go****@yahoo.co m wrote:

Hi there,

There's a classic hash function to hash strings, where MULT is defined

as "31":

//from programming pearls

unsigned int hash(char *ptr)

{ unsigned int h = 0;

unsigned char *p = ptr;

int n;

for (n = k; n 0; p++) {

h = MULT * h + *p;

if (*p == 0)

n--;

}

return h % NHASH;

}

It looks like this code was probably mis-transcribed.

There's this undefined quantity `k' floating around, and

the behavior at end-of-string can only be called broken.

But that doesn't seem central to your question:

Why MULT defined as 31? ( How about 29? 24? or 26? )

It's a mixture of superstition and good sense.

First, the superstition: People who write code having

to do with hash tables apparently recall that prime numbers

are particularly "good" for them. It seems they don't always

remember just what the "goodness" was or in what connection,

but they'll throw prime numbers into the mix whenever they

can. They'll throw in prime numbers even if they're not too

sure what a prime number is! A colleague of mine once ran

across this little coding gem:

#define HASHSIZE 51 /* a smallish prime */

Second, the good sense: Suppose MULT were 26, and consider

hashing a hundred-character string. How much influence does

the string's first character have on the final value of `h',

just before the mod operation? The first character's value

will have been multiplied by MULT 99 times, so if the arithmetic

were done in infinite precision the value would consist of some

jumble of bits followed by 99 low-order zero bits -- each time

you multiply by MULT you introduce another low-order zero, right?

The computer's finite arithmetic just chops away all the excess

high-order bits, so the first character's actual contribution to

`h' is ... precisely zero! The `h' value depends only on the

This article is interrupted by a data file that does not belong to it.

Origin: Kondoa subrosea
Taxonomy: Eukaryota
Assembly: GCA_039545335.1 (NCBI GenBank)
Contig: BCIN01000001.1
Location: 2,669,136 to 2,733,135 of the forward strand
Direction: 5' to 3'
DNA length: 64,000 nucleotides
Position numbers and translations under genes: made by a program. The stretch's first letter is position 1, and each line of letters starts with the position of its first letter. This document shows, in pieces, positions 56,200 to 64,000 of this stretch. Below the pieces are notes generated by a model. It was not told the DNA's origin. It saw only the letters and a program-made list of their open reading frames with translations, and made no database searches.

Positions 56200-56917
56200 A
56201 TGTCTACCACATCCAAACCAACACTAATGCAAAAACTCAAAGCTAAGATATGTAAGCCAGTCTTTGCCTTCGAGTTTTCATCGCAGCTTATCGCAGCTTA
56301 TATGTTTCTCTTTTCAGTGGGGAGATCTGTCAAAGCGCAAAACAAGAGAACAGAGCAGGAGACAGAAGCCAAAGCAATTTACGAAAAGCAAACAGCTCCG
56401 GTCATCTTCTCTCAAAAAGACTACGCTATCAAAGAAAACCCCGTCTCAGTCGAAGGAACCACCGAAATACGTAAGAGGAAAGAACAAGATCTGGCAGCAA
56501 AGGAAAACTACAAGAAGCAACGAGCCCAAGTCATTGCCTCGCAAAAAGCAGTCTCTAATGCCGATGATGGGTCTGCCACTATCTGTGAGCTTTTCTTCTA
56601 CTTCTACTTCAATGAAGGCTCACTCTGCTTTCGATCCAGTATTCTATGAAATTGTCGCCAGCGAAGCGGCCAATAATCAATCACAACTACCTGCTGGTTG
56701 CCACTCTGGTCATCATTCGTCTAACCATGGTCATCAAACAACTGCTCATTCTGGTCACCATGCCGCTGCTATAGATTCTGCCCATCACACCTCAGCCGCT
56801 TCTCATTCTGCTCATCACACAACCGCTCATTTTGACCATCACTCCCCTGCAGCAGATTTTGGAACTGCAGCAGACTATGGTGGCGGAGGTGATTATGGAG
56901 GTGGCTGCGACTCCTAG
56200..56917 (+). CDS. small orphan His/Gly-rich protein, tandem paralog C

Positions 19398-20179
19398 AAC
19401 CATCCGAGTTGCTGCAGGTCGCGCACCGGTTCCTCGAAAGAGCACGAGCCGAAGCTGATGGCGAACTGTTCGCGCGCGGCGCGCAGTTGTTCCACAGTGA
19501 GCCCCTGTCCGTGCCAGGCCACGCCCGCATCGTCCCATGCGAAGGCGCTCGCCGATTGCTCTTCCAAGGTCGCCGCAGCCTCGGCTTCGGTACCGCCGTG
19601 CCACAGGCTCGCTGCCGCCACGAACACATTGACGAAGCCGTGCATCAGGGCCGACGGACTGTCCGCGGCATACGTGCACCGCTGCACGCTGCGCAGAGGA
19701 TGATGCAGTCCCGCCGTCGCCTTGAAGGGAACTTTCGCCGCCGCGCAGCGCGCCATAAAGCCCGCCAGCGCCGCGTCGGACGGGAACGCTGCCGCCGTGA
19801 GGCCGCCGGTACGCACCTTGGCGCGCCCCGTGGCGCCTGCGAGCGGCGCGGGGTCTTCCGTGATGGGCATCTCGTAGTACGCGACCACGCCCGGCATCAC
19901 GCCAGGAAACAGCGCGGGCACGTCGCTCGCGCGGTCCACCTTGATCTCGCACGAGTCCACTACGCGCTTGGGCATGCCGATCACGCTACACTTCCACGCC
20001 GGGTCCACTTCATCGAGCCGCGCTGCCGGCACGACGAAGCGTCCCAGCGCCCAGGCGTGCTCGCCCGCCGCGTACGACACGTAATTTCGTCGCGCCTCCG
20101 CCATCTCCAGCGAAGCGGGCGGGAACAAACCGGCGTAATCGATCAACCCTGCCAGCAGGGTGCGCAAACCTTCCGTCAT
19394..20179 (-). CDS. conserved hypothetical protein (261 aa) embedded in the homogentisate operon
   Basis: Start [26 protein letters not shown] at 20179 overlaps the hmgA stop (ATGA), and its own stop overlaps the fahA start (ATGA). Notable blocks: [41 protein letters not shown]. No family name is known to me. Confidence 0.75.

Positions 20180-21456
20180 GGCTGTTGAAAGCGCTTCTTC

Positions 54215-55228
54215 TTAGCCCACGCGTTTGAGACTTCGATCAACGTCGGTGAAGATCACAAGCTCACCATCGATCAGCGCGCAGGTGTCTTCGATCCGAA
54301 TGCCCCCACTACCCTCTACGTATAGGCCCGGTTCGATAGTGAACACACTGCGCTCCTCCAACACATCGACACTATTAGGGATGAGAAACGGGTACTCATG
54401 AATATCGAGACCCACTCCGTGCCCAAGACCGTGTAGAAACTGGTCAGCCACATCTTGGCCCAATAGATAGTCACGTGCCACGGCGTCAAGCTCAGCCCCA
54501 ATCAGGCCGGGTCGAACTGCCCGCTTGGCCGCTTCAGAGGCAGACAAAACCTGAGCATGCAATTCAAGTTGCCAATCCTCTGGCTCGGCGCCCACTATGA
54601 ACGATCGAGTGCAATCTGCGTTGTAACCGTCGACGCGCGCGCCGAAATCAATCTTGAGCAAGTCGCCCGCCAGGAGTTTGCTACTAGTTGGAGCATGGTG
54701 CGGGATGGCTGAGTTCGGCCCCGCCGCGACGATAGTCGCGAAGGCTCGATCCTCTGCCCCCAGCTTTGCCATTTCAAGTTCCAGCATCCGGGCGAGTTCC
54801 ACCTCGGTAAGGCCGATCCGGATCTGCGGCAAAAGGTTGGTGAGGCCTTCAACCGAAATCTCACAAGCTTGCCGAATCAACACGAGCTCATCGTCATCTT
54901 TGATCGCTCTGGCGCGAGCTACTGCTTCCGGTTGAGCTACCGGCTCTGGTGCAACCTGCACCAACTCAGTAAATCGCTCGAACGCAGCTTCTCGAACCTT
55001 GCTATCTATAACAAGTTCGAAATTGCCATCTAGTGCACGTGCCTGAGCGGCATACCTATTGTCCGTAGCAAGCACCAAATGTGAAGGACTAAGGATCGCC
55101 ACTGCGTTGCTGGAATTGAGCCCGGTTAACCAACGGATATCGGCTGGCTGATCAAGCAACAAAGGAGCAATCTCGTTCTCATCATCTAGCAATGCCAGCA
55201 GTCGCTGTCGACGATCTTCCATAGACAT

rightmost 32 string characters (assuming a 32-bit int), and even

then things are not wonderful: the first of those final 32 bytes

influences only the leftmost bit of `h' and has no effect on

the remaining 31. Clearly, an even-valued MULT is a poor idea.

Need MULT be prime? Not as far as I know (I don't know

everything); any odd value ought to suffice. 31 may be attractive

because it is close to a power of two, and it may be easier for

the compiler to replace a possibly slow multiply instruction with

a shift and subtract (31*x == (x << 5) - x) on machines where it

makes a difference. Setting MULT one greater than a power of two

(e.g., 33) would also be easy to optimize, but might produce too

"simple" an arrangement: mostly a juxtaposition of two copies

of the original set of bits, with a little mixing in the middle.

So you want an odd MULT that has plenty of one-bits.

You'd also like a MULT that "smears" its operand bits across

as much of `h' as you can manage, so MULT shouldn't be too small

(consider the degenerate case of MULT==1). Also, MULT shouldn't

be too large -- to put it differently, UINT_MAX-MULT shouldn't be

too small. How small is "too small" depends to some extent on

the expected lengths of the strings; I suspect 31 is "too small"

if the strings are short (the values won't have time to invade

the high-order part of `h'). I think it would be wiser to choose

MULT somewhere between sqrt(UINT_MAX) and UINT_MAX-sqrt(UINT_MAX),

making sure it's odd and has lots of one-bits. Primality doesn't

seem important here -- but perhaps someone else may offer a good

reason to choose a prime. Sometimes superstition has valid roots.

--

Eric Sosman

es*****@acm-dot-org.invalid